Back at the camp, Randy is working at his laptop. (I’m glad I didn’t know in advance that the festival has wireless access this year. I would have felt obliged to bring mine.) Randy is a philosophy professor with shoulder–length hair, and a prolific singer–songwriter and the host of a folk music radio show in Carbondale, Illinois. (His show, “Folk Fiasco,” is on WDBX 91.1 on Wednesays, 10 am till noon, and you can live–stream it at www.wdbx.org, but unfortunately they don’t yet have archiving.) He is writing a chapter for a new volume in the Philosophy and Culture book series, the series that is probably best–known for THE SIMPSONS AND PHILOSOPHY and SEINFELD AND PHILOSOPHY. He already has a chapter in the forthcoming THE ATKINS DIET AND PHILOSOPHY; this new chapter is for HARLEY-DAVIDSON and philosophy. (They’re digging deep into the well of American popular iconology.) Randy’s chapter is called “The Biker Bar and the Coffee House, With an Ontology of Suicide Machines.” I read the chapter sitting on a folding chair under the campsite awning. It’s good! Four classical schools of thought -- the epicurean, the skeptic, the cynic, and the stoic -- are exemplified by composite characters Randy knew in a past life playing rock music at biker bars. In addition, the question, “Would Bruce Springsteen ride a Harley or a Honda?” is examined ontologically. Randy, who admits out front that he is a Honda rider and knows his place as such, concludes that the iconic Boss definitely rides a Harley, and that it doesn’t matter what the real live Boss rides or would ride. (Randy also concludes that Jesus would ride a Harley, and in fact the whole thing is a little too St. Paulish for me, dismissing historical human reality in favor of mythmaking.)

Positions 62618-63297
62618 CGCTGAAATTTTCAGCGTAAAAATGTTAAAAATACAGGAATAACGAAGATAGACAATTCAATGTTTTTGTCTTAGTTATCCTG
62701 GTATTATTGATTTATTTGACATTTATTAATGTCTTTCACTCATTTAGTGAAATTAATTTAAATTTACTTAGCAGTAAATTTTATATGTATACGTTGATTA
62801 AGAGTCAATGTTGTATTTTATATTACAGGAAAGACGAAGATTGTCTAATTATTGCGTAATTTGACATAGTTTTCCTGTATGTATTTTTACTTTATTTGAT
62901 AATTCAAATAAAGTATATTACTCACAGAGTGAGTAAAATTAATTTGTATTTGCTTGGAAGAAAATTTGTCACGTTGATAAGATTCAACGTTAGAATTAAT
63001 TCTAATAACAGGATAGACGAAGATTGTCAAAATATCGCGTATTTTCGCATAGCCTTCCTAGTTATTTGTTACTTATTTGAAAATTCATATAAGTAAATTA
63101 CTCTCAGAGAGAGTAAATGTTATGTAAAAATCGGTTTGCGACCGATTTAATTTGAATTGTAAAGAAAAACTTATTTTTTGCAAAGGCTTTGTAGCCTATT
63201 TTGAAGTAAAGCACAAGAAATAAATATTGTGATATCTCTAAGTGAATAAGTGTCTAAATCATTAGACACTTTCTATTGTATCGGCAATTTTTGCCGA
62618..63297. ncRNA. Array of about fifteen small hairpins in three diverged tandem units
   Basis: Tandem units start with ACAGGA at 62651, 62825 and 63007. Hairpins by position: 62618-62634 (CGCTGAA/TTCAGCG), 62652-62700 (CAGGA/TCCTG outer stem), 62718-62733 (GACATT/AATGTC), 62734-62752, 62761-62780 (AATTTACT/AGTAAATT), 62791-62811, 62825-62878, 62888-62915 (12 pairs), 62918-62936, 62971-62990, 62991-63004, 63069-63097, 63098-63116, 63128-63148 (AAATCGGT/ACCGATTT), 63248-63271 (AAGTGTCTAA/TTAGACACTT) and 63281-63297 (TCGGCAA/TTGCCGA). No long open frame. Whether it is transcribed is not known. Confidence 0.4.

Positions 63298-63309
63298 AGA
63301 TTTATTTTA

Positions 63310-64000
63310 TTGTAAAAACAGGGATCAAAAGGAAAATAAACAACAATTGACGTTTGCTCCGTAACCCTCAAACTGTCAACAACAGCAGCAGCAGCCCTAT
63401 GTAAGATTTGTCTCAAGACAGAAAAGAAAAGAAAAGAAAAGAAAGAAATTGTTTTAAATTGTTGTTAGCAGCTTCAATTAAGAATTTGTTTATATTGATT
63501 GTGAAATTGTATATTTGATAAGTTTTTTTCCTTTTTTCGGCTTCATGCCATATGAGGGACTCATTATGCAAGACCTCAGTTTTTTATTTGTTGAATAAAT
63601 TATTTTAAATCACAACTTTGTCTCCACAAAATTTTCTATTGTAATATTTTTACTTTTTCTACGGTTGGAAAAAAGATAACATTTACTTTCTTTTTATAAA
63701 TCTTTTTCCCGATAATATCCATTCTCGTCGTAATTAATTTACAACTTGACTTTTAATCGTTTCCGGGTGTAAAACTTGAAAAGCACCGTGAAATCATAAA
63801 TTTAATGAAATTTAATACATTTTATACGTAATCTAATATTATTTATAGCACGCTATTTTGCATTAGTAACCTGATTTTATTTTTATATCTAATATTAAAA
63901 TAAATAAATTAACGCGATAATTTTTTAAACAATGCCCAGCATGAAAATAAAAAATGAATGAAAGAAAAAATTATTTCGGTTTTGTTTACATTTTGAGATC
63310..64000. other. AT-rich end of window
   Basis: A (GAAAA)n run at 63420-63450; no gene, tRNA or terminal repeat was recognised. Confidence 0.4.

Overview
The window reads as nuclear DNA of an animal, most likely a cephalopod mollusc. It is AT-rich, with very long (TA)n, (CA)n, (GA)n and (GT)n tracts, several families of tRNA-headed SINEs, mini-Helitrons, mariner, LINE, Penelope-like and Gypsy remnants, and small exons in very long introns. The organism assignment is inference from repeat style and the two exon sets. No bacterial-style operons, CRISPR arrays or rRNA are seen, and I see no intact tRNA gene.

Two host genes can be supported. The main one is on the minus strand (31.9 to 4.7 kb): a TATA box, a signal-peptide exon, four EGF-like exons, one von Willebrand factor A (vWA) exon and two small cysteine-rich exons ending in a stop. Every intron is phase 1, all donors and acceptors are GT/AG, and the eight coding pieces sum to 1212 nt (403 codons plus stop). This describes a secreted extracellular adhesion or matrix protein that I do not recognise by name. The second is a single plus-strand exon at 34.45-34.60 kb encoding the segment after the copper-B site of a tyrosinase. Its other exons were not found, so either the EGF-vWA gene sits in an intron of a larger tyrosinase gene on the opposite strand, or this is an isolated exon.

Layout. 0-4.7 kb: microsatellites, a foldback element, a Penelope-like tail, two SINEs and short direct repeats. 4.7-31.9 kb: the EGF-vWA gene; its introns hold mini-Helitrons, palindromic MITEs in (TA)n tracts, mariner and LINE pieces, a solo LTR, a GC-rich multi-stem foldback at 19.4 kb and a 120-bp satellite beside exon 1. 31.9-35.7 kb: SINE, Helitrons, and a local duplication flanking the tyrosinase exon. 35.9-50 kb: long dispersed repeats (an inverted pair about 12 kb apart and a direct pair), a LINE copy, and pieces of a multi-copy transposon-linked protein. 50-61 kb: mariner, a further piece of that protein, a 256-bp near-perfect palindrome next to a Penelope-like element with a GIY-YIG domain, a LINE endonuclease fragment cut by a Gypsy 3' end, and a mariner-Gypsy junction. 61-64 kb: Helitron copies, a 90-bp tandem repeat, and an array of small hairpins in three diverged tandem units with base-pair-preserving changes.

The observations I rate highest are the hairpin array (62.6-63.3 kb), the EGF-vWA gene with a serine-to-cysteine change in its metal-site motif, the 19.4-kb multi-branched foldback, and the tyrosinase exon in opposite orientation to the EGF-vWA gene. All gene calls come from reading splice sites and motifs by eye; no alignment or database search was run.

We’ve been going to the festival for three years now, the same amount of time I’ve known Randy and his wife Gaye and his brother–in–law Bruce, and each year there’s at least one powerful, unexpected interaction we take away with us. The first year it was a lovely song called "Beneath My Quilt" played at our campsite by a woman named Karen Mal. The second year it was a hilarious satirical song called “Jesus Was an American” -- you can imagine what kind of American viewpoint it satirized -- in fact you could probably write the lyrics for yourself, based on the title alone, but they wouldn’t be half as funny -- played by a retired professor who writes one song each year just for Kerrville and never records it or hands out sheet music. This year, it is the fact that I’ll always remember the Greek philosophies by their matching bikers: epicureanism is Cowboy, skepticism is Bear, cynicism is Happy Jack, and stoicism is Gary. And me? Randy tells me I’d be in a coffeehouse, but I think I’m a walking epicurean.
No, I wouldn’t want it to be this way always. But a world in which such things could never be, a world without room for Hippie Karl and his thousands of hugged friends, would be even worse.